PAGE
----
26 David asked the soldiers standing nearby, “What will a man get for killing this Philistine and ending his defiance of Israel? Who is this pagan Philistine anyway, that he is allowed to defy the armies of the living God?”

27 And these men gave David the same reply. They said, “Yes, that is the reward for killing him.”

28 But when David’s oldest brother, Eliab, heard David talking to the men, he was angry. “What are you doing around here anyway?” he demanded. “What about those few sheep you’re supposed to be taking care of? I know about your pride and deceit. You just want to see the battle!”

29 “What have I done now?” David replied. “I was only asking a question!” 30 He walked over to some others and asked them the same thing and received the same answer . 31 Then David’s question was reported to King Saul, and the king sent for him.

David Kills Goliath

32 “Don’t worry about this Philistine,” David told Saul. “I’ll go fight him!”

A young boy couldn’t possibly be what they were looking for to take down Goliath. To help them get to the Philistine army. He was an errand boy with no fighting experience, no muscle to take him down, no sword to swing. Nearly half Goliath’s height, he would certainly lose his life and his brother would be standing behind with the rest of the army thinking, “I was right. the fool wouldn’t listen to me.”

When we are faced with a problem that seems too big for us to handle, we can forget to notice the solution that is right in front of our eyes. It may seem to be the hardest decision we ever make, but the possibility that it’s the right one is at its highest. When we are so self-consumed in the face of diversity or controversy it can be blinding to the point of near defeat or losing the battle all together. But something happens, and we should keep our eyes open enough to see it when it comes. In Saul’s case, it was a small boy.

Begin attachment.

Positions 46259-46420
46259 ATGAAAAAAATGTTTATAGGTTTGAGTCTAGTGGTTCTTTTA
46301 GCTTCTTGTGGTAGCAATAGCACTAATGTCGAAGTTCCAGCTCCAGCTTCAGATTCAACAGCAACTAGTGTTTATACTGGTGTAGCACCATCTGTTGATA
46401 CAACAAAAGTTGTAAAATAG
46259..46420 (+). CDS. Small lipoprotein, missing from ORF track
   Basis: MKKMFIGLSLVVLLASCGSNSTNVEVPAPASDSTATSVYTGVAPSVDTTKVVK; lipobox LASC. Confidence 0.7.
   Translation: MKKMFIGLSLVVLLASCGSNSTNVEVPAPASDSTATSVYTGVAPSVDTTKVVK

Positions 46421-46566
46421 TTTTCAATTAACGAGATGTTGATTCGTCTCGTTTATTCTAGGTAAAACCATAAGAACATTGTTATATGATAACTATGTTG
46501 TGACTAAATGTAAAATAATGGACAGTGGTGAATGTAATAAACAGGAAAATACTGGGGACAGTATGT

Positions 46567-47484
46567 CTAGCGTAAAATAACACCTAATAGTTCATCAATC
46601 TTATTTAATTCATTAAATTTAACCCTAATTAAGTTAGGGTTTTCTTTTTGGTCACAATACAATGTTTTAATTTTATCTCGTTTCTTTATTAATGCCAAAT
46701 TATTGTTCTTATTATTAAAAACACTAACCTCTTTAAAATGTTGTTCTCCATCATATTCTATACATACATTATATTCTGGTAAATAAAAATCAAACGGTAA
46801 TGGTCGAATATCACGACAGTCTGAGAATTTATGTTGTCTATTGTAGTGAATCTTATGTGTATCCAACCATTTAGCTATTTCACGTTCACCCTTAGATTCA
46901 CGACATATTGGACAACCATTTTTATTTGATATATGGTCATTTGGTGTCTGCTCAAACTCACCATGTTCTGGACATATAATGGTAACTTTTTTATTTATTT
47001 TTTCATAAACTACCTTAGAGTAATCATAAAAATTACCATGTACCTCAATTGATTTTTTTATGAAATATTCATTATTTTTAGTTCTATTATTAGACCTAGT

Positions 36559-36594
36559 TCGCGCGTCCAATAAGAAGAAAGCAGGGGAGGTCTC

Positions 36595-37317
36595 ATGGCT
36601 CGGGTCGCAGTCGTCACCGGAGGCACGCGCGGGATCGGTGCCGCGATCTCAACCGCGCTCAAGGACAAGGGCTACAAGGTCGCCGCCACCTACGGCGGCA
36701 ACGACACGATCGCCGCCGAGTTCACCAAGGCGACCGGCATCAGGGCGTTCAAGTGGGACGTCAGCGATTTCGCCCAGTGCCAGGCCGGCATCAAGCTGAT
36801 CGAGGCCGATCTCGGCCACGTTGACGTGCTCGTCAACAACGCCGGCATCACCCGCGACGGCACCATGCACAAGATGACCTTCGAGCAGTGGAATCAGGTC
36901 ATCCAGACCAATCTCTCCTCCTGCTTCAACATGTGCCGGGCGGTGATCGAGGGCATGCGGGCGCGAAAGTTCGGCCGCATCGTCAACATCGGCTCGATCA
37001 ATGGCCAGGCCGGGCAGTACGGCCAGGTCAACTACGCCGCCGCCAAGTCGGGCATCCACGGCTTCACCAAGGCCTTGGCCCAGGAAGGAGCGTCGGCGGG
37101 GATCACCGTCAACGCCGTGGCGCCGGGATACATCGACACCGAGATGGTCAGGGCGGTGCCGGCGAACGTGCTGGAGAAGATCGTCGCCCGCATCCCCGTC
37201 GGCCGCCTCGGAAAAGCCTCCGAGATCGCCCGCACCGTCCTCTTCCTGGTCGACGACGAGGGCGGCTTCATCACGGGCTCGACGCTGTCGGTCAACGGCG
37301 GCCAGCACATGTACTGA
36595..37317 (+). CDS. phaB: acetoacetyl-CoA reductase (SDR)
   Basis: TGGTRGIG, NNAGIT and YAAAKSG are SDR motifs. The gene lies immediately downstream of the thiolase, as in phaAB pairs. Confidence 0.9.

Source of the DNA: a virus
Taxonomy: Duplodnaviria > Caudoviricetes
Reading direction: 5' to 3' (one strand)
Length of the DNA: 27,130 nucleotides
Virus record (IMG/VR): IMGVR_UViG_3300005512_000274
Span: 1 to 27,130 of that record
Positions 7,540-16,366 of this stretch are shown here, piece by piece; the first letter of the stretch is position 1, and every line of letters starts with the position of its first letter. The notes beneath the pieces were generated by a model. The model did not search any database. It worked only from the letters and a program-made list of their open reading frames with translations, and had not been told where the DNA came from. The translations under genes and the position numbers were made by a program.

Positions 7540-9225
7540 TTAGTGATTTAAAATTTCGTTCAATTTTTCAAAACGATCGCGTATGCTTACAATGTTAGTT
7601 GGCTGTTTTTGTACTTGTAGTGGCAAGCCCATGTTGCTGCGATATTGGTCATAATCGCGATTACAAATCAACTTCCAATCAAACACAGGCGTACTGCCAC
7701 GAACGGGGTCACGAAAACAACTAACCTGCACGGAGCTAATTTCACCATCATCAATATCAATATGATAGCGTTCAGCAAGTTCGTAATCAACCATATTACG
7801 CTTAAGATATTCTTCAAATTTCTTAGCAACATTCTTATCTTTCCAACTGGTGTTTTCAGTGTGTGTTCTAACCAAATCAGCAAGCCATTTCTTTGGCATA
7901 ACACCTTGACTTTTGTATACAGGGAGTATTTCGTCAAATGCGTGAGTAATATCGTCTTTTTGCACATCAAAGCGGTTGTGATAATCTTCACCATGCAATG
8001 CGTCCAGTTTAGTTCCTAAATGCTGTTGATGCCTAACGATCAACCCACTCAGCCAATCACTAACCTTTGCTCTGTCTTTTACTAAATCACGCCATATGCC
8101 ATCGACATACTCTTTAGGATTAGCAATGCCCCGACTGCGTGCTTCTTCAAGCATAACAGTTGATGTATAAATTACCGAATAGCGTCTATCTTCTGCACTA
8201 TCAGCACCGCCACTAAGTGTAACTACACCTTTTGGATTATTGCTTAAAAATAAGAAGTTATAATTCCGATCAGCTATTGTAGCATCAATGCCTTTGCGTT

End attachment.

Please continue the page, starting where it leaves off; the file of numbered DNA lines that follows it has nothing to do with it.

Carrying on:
Our prayers are answered in much the same manner. We are expecting some vast miracle to deliver us from our problems, when in fact we are given the smallest step to take to get out of our black holes that we’ve fallen in. Then we can even be trapped by our pride that we will be able to manage. That one day we will be sent a magnificent sign to show us how to climb the slick walls of the hole. A small boy with enough courage, and maybe even a little “MacGyvering” to free us from the hole. To take a stand, and be the solution to the problem.

Who is it? What is it? What was overlooked when you were facing your Goliath in life that could’ve saved you or did save you? For, in my eyes, that was the Divine’s way of letting you know that there is a way out of every hole. The next time you find yourself falling deeper, take a look around. Is there something you might’ve missed? Something will come to you if you want it bad enough. Or even when you feel that you can do no more. When you’ve come to the end of your rope, watch for the opportunity that presents itself. Once you take the hand that’s offered, it helps you take a stand. Fights with you. And sometimes....

Sometimes you will win your battle with YOUR Goliath!